Session Type: ACR Concurrent Abstract Session
Session Time: 9:00AM-10:30AM
Background/Purpose: Fatty lesions (FL), similar to bone marrow edema (BME) and sclerosis (SCL), are characteristic findings in MRI examinations of patients with ankylosing spondylitis (AS) and degenerative disc disease (DDD). It has recently been shown that FL are associated with syndesmophyte formation in AS. The anatomic correlate of FL has not been studied to date. Current assumptions are solely based on non-invasive data. Here we examine the cellular composition of FL in the edges of vertebral bodies of patients with AS or DDD by histology.
Methods: Patients with AS or DDD undergoing planned kyphosis correction surgery by spinal osteotomy (in AS) or surgery to correct spinal stenosis (in DDD) were included into this biopsy study. The spinal surgeon (HB) took all biopsies mainly in the area close to the vertebral edge in many of which FL had been seen by MRI (Fig. 1a for AS and 1b for DDD). Biopsies were decalcified, embedded in paraffin, cut and stained by hematoxylin and eosin. The marrow composition was analyzed and the cellularity graded (% surface area) by two different investigators blinded to patients’ diagnosis. Four different marrow compositions could be differentiated: (i) fat, (ii) fibrosis, (iii) inflammation and (iv) hematopoiesis (normal).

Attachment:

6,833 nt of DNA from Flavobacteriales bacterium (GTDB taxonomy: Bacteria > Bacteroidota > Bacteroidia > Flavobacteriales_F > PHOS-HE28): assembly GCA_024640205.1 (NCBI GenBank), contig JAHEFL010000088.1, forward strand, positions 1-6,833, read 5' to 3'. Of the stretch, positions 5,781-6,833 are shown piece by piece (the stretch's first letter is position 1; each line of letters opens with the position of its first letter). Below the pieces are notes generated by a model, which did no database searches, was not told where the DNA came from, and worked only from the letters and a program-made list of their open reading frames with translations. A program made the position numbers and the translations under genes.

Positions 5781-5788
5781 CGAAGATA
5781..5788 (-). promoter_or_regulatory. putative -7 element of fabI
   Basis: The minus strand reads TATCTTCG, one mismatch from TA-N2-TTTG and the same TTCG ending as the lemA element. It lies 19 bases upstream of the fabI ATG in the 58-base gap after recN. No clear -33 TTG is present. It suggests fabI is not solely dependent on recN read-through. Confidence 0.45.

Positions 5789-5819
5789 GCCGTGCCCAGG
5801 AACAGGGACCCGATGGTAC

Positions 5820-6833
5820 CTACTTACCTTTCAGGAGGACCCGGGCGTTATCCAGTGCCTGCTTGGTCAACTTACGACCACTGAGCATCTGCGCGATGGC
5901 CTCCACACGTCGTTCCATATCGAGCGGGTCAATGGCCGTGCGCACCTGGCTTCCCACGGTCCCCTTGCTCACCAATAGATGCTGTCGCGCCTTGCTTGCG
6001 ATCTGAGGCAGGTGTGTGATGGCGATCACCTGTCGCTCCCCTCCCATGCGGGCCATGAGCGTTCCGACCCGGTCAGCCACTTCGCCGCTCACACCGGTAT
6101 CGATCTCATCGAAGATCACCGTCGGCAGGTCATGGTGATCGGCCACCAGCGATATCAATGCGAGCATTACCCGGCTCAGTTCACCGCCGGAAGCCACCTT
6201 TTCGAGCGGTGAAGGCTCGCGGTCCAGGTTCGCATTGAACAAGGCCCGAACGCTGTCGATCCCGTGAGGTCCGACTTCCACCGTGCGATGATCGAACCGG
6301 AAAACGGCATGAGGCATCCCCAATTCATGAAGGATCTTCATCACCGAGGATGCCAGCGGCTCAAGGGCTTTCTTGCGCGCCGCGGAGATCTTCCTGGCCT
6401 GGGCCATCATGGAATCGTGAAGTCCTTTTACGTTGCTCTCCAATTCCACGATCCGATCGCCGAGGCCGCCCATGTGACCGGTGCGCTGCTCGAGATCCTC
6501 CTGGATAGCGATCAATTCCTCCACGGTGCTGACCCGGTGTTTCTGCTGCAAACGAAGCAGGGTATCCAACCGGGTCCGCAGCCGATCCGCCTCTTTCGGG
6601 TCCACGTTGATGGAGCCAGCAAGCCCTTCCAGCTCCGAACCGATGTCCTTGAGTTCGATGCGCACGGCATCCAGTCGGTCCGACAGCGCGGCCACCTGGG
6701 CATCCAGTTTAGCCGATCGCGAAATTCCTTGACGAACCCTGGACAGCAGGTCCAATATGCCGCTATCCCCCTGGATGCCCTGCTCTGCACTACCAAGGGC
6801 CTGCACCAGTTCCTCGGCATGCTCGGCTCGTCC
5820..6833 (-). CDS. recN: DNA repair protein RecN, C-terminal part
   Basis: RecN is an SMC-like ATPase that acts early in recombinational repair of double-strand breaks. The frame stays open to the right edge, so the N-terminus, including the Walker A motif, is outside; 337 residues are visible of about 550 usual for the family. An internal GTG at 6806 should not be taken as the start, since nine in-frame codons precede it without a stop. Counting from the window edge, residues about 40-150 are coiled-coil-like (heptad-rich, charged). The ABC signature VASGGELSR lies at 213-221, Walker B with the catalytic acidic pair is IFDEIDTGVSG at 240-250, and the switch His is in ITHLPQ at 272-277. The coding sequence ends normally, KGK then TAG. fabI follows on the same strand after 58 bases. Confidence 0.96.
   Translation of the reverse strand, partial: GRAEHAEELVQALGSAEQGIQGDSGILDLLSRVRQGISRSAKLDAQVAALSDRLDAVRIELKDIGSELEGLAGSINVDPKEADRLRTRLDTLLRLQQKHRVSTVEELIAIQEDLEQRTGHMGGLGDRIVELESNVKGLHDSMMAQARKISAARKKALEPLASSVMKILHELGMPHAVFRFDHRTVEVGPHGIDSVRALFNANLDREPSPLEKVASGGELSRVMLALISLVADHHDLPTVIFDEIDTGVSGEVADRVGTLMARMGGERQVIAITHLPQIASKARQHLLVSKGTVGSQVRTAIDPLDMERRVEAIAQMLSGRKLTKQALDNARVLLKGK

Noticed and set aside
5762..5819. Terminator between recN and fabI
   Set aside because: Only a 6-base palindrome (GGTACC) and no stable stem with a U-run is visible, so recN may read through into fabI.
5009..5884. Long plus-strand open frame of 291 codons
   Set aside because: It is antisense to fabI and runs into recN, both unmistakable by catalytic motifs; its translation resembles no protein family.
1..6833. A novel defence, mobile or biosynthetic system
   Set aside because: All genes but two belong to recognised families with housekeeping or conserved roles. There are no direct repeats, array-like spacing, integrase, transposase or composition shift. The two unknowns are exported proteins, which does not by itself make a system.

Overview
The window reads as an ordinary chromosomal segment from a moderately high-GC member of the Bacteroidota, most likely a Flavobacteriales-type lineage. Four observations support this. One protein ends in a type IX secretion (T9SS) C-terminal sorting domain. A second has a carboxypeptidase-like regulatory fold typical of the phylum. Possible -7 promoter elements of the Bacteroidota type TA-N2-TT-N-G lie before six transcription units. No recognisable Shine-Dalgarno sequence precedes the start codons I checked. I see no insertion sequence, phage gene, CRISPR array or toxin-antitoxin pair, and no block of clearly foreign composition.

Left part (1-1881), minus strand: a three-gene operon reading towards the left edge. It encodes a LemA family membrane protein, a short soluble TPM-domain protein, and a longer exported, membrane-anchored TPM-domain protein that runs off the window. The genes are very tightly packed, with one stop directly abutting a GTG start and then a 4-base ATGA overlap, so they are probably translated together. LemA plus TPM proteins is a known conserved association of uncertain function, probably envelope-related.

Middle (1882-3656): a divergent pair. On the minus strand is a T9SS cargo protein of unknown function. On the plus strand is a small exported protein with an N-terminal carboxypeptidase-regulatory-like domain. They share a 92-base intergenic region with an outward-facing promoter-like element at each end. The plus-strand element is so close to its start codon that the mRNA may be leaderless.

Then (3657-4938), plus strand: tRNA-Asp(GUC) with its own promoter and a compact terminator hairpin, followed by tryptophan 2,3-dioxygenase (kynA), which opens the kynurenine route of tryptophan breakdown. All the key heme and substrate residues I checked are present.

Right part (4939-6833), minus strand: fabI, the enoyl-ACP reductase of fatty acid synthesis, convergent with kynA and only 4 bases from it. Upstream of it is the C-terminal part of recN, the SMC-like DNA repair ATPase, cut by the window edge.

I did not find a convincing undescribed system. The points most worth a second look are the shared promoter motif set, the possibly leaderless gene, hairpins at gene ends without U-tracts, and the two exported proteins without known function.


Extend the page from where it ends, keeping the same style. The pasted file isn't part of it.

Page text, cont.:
Results: A total of 60 biopsies mostly obtained from the lower thoracic spine and the lumbar spine of 21 AS patients (mean age 51.7 years, mean disease duration 24.6 years) and of the lumbar spine in 18 DDD patients (mean age 60.1 years) were available. On the patient level, the histological appearance of MRI-FL was different between the groups: fat marrow was present in biopsies of 19 AS (90%) but in only 5 DDD (28%) patients. Inflammatory marrow changes, resembling mononuclear infiltrates, were found in 8 AS (38.1%) and 14 DDD (77.8%) patients at areas with concomitant FL and BME on MRI, while marrow fibrosis was seen in 6 AS (28.6%) and 4 DDD (22.2%) patients at areas with concomitant FL and SCL on MRI.
In the semiquantitative histopathological analysis, the mean distribution (±standard deviation) of the various bone marrow tissue types in the biopsies differed between the AS vs. DD in a similar way, with 43% (±26.3%) vs. 16% (±30.3%) for fatty marrow, 11% (±15.5%) vs. 55% (±42%) for inflammatory marrow and 9% (±16.1%) vs. 13% (±27.8%) for fibrotic marrow, respectively.
Conclusion: The presence of FL on MRI corresponds to fat deposition in the bone marrow of patients with advanced AS. These data show that the MRI change termed “fatty lesion” is indeed based on the deposition of fat in the vertebral bone marrow in AS. Since vertebral bone marrow is physiologically harboring hematopoiesis, AS seems to lead to a change in the bone marrow microenvironment with local disruption of hematopoiesis and replacement by fat. The link between fat and new bone formation should be studied in earlier disease stages.
To cite this abstract in AMA style:Baraliakos X, Boehm H, Samir A, Schett G, Braun J, Ramming A. Fatty Lesions Detected on MRI Scans in Patients with Ankylosing Spondylitis Are Based on the Deposition of Fat in the Vertebral Bone Marrow [abstract]. Arthritis Rheumatol. 2018; 70 (suppl 10). https://acrabstracts.org/abstract/fatty-lesions-detected-on-mri-scans-in-patients-with-ankylosing-spondylitis-are-based-on-the-deposition-of-fat-in-the-vertebral-bone-marrow/. Accessed January 18, 2020.
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